The Innovation and Reporting Consequences of Financial Regulation for Young Life-Cycle Firms
55 Pages Posted: 11 Jun 2018 Last revised: 23 Jul 2021
Date Written: July 22, 2021
Firm life-cycle stage reflects a firm’s current strategic direction towards exploration independent of age or size. We provide evidence that young life-cycle firms are particularly vulnerable to negative innovation consequences from financial regulation but do not appear to experience any compensating financial reporting quality benefits. Using a generalized difference-in-differences design around SOX, we document a significant reduction in both R&D spending and innovation outputs for young life-cycle stage firms after regulation. Declines in innovation manifest both from the diversion of scarce resources and from the imposition of an organizational culture mismatched to the pursuit of explorative innovation, resulting in a less generalizable and less diversified patent portfolio. However, we find no evidence that improvements to financial reporting quality materialize to offset these costs. Event study analyses suggests that this negative impact was expected by market participants, and post-regulation returns confirm this expectation.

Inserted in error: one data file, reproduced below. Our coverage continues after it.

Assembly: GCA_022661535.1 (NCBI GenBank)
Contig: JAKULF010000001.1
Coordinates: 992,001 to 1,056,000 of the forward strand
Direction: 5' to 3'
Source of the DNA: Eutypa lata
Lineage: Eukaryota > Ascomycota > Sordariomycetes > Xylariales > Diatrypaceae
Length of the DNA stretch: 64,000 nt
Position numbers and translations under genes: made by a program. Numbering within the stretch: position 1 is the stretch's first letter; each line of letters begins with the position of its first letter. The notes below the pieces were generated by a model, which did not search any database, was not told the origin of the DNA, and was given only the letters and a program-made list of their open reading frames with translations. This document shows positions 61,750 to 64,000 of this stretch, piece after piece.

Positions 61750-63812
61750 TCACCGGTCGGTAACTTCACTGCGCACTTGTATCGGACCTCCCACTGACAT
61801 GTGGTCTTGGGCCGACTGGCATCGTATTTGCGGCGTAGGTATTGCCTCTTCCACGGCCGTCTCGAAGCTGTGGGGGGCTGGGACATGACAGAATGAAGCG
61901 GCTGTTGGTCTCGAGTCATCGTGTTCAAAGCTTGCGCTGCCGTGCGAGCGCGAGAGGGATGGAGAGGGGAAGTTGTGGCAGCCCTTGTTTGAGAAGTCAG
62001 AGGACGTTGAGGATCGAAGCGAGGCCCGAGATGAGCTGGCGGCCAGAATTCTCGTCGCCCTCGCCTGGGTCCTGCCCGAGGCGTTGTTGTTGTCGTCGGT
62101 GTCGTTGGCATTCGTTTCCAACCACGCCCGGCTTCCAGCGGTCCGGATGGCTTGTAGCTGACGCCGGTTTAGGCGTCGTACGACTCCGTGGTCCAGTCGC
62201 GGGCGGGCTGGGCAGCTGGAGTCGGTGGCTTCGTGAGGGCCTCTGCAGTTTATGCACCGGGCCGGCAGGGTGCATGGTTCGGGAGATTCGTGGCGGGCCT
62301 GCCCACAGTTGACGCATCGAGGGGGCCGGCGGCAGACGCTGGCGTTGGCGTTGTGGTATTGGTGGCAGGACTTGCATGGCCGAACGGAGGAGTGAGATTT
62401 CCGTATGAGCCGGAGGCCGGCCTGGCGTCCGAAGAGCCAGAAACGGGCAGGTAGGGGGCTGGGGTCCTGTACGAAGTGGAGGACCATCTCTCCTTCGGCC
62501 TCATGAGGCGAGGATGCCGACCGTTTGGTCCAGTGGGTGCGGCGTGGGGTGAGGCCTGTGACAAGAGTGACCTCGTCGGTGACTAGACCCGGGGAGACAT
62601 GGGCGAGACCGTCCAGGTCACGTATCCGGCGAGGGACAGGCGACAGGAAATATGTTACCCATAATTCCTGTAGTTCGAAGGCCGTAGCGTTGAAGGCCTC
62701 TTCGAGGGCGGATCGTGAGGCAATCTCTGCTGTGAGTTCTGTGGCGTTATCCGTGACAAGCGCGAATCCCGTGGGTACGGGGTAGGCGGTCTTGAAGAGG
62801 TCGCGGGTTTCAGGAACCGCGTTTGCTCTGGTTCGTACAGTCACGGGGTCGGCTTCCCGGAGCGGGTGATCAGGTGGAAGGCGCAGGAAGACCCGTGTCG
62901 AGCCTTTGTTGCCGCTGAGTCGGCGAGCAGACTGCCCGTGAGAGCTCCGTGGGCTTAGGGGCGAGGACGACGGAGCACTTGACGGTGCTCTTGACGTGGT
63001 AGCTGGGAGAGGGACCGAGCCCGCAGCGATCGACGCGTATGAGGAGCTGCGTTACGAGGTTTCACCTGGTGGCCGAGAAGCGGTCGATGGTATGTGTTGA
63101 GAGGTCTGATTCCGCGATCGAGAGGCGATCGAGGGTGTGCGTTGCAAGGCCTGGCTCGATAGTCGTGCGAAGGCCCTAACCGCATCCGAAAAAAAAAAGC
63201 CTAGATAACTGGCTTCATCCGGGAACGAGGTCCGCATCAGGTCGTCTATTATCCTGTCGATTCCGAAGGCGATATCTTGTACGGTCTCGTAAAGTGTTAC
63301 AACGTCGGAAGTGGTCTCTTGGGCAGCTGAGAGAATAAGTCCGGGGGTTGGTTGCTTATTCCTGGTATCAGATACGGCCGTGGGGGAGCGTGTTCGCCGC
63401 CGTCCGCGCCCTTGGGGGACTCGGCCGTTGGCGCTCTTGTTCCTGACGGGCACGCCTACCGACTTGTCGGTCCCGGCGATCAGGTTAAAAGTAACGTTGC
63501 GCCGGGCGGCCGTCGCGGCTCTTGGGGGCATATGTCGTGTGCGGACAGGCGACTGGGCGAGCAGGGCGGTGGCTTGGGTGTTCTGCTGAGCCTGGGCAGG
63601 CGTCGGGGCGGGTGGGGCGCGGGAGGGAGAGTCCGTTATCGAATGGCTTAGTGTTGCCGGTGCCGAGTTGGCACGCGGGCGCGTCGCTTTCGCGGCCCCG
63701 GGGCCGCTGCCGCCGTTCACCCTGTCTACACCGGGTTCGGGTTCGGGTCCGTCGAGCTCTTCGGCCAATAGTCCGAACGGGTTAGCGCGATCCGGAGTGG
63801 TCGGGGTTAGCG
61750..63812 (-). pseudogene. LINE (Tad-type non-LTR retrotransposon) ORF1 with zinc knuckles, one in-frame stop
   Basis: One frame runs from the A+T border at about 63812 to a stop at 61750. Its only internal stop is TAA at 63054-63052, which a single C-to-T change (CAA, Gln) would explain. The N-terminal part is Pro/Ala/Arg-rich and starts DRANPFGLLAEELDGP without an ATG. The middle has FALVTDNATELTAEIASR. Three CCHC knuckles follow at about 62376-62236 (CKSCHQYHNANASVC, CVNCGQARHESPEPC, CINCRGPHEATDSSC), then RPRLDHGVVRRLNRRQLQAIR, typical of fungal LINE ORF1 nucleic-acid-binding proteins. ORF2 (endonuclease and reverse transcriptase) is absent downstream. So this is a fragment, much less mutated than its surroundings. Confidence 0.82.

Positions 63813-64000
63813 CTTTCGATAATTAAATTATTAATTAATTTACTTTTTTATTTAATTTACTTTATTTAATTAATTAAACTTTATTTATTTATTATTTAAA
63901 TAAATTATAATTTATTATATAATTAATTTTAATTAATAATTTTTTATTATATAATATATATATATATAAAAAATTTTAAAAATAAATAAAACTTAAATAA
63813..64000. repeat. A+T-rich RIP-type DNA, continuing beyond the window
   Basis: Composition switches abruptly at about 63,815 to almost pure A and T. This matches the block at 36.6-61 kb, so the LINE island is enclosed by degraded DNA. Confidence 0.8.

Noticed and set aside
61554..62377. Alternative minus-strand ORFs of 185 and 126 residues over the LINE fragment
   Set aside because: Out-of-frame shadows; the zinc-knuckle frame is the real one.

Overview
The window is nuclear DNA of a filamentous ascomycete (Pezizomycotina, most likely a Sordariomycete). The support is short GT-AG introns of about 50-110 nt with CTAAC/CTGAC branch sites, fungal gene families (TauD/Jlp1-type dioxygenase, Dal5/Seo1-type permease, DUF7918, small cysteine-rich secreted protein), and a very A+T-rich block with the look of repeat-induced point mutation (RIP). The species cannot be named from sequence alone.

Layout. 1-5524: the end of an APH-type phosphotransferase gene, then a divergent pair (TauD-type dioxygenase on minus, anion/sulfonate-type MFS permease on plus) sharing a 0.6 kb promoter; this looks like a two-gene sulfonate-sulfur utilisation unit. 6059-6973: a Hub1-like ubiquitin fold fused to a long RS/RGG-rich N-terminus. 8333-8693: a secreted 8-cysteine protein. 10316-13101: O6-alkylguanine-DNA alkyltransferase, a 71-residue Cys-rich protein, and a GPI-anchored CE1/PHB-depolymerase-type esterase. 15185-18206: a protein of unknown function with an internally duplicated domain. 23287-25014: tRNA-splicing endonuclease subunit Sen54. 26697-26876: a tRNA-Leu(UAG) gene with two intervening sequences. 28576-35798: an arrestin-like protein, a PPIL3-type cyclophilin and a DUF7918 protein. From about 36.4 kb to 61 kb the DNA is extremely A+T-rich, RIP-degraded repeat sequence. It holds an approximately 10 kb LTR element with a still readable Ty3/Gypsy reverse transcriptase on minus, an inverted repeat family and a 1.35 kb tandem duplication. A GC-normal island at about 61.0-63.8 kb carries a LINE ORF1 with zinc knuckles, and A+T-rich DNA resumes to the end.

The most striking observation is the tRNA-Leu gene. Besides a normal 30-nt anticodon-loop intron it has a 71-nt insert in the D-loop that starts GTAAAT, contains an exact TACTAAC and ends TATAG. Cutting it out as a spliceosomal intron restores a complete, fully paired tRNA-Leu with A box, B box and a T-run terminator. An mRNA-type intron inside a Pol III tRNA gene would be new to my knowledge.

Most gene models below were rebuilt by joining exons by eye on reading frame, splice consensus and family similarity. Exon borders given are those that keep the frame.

Keywords: Firm Life-Cycle, Innovation, Explorative Innovation, R&D, Financial Regulation, Corporate Governance, Financial Reporting Quality
JEL Classification: G38; L51; M40; M41; M48; O32
Suggested Citation: Suggested Citation